Down Downton way.

I’m getting to the “Downton Abbey” episodes a bit later than the rest of the world, but I am getting to them. I’ve never been much for these upstairs-downstairs British house dramas, but the ground has to be fertile for the seed to grow, and I guess that’s finally happened. You have to run a modest modern household of your own to appreciate how much work goes into it, even with today’s considerable labor-saving devices. To think what it must have taken to keep a pile like Downton operable as a habitable home, much less what kept it from falling to rubble, is mind-boggling.

The number of scurrying serfs required to keep its fires burning, its beds made, its kitchen turning out meals, its ten thousand chandeliers dusted and its inhabitants properly dressed is mind-boggling. (Although we only meet a few, the Granthams being a modest family. Or maybe the production budget only allowed for a cast of 20 or so.) Of course they all have complicated lives outside of their work, and the family itself is going through the things families went through in the Edwardian era, what with the need to get their daughters well-married and their estate properly passed down, all while the modern age lurks just offstage, the way the ’60s loom in “Mad Men.”

But being a woman, and the mistress of NN.C Abbey here in Michigan, I’m most interested in the domestic details of clothing and housekeeping, the way the ladies dress for dinner, what everyone eats. You needed a valet or maid just to attend to all the details of your wardrobe, to lace your corset or fasten your cufflinks or attach the stiff collar to your stiff shirt, so you can sit at the head of your table like a penguin and preside over dinner. I read once that true upper-class people call tuxedos “dinner jackets,” because that’s what they are.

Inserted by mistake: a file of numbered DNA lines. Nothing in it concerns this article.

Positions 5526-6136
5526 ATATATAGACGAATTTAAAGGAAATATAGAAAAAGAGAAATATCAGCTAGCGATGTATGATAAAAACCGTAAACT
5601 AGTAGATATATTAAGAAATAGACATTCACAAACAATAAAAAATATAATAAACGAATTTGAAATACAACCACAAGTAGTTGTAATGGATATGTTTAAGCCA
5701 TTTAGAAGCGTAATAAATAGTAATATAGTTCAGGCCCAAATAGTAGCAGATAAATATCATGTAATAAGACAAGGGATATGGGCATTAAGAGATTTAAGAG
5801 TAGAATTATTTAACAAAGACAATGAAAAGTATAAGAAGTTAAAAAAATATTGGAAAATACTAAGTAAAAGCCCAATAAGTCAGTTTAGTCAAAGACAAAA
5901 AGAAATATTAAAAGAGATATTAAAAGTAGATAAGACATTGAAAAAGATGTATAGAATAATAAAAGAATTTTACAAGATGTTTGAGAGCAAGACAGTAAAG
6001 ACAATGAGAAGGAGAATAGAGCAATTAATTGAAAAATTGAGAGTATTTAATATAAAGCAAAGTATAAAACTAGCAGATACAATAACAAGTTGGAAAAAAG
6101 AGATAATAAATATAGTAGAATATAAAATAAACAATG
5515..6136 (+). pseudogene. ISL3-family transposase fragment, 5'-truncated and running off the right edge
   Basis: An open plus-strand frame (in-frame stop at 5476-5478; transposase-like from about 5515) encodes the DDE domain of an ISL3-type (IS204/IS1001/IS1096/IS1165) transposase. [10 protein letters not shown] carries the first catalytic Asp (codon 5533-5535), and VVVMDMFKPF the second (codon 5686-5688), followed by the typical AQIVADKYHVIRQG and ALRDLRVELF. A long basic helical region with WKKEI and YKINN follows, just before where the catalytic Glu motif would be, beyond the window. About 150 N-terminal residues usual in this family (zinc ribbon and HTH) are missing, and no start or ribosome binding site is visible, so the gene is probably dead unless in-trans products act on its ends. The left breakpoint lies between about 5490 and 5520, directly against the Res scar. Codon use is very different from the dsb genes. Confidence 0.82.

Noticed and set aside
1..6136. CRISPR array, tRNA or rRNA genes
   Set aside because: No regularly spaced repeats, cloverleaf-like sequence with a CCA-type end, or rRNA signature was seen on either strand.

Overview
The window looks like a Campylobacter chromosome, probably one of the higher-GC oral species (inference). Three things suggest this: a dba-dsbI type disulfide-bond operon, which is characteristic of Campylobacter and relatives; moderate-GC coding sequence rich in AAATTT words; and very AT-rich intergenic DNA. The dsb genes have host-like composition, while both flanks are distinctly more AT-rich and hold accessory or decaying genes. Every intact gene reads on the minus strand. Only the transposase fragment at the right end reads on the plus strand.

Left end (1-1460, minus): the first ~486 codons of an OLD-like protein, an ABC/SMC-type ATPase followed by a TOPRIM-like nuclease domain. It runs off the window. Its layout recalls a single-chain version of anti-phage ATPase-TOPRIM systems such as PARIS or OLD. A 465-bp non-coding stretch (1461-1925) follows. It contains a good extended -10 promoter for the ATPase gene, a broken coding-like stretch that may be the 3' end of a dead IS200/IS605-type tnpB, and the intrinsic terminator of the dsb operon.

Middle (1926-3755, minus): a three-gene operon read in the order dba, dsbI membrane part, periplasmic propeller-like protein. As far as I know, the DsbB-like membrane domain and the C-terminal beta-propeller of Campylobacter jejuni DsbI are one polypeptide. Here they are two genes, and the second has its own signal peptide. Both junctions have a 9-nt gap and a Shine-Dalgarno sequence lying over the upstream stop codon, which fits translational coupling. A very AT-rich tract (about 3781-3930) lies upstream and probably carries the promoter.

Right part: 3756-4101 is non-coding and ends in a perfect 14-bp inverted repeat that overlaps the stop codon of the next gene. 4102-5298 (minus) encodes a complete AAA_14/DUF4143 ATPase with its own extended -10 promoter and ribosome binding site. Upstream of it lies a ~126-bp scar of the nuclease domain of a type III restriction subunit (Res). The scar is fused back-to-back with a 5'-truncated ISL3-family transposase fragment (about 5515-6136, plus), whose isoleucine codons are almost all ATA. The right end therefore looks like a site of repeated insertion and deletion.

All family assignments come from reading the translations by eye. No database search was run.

I notice you don’t see the laundry being done. If you want to keep me awake at night, whisper in my ear that in my next life, I might be reincarnated as a laundress. I’ll stare lasers into the ceiling. The main character in the novel “The Girl With a Pearl Earring” was a laundress in the large and child-heavy household of Johannes Vermeer, and the paragraphs of description of the daily chores involved made my hands ache with sympathetic pain — the washing, the scrubbing, the rinsing, the starching, the bleaching, the wringing, the hanging, the ironing, the folding. My earliest memory of a washing machine at our house was one where you had to move the clothes over, a few at a time, into the spin-extractor, and yet, my mother did it happily. She also owned a washboard for problem cases, and I think she knew what the alternative was.

So far, my favorite moment is the old cook, trying to tell young Daisy, the kitchen maid, that Thomas the footman is not for her. Thomas is gay, and the cook tries to tell her a half-dozen ways, but Daisy, besotted with his attention, can’t hear her. “He’s not a ladies’ man,” the cook says; she’s a rougher sort, but apparently sodomite and buggerer aren’t in her vocabulary. And of course I love anything that drops from Maggie Smith’s mouth. She plays the dowager countess, and she gets all the best lines.

I can’t believe it’s only four parts, and we’re almost there! But a second season is on tap. So in that spirit, and because it’s Burns Day, let’s start the bloggage with a story about haggis. Mmm, gray food served in offal — my mouth is watering.

Although, when you think about it, what we eat isn’t much better. What’s the difference between what you put in homemade tacos and what Taco Bell calls “taco meat filling?” You probably don’t want to know. And in the right frame of mind — i.e., after a beer or three, during a blue moon — I’ll actually eat this stuff. Maybe I should stick to the vegetarian options.

The predates “Downton Abbey” by a few years, but I bought this book a while back — “What Jane Austen Ate and Charles Dickens Knew” — and enjoyed it immensely. It’s an explanation of Victorian England that concentrates on the little details of daily life, including maybe the biggest one: Why have a Downton Abbey at all? (Answer: To have a home base for fox-hunting, and an escape from plague season in London.)

Now I must fly. But first, was Trent Reznor really nominated for an Oscar? If so, I hope he wins. The score in “The Social Network” was outstanding, and I’m not a score-noticer by any stretch.

Good Burns Day to all. I’m headed for Taco Bell.

Posted at 9:22 am in Movies, Television |

57 responses to “Down Downton way.”

  1. Dorothy said on January 25, 2011 at 9:42 am

    We watched Part III last night before we had dinner (Sunday night’s priority was the Steelers game, natch). We laughed at every one of Maggie Smith’s barbs last night. I kept thinking that the home reminded me a lot of Pemberley in Pride and Prejudice. So your entry today made me finally go look ’round and see what I could find.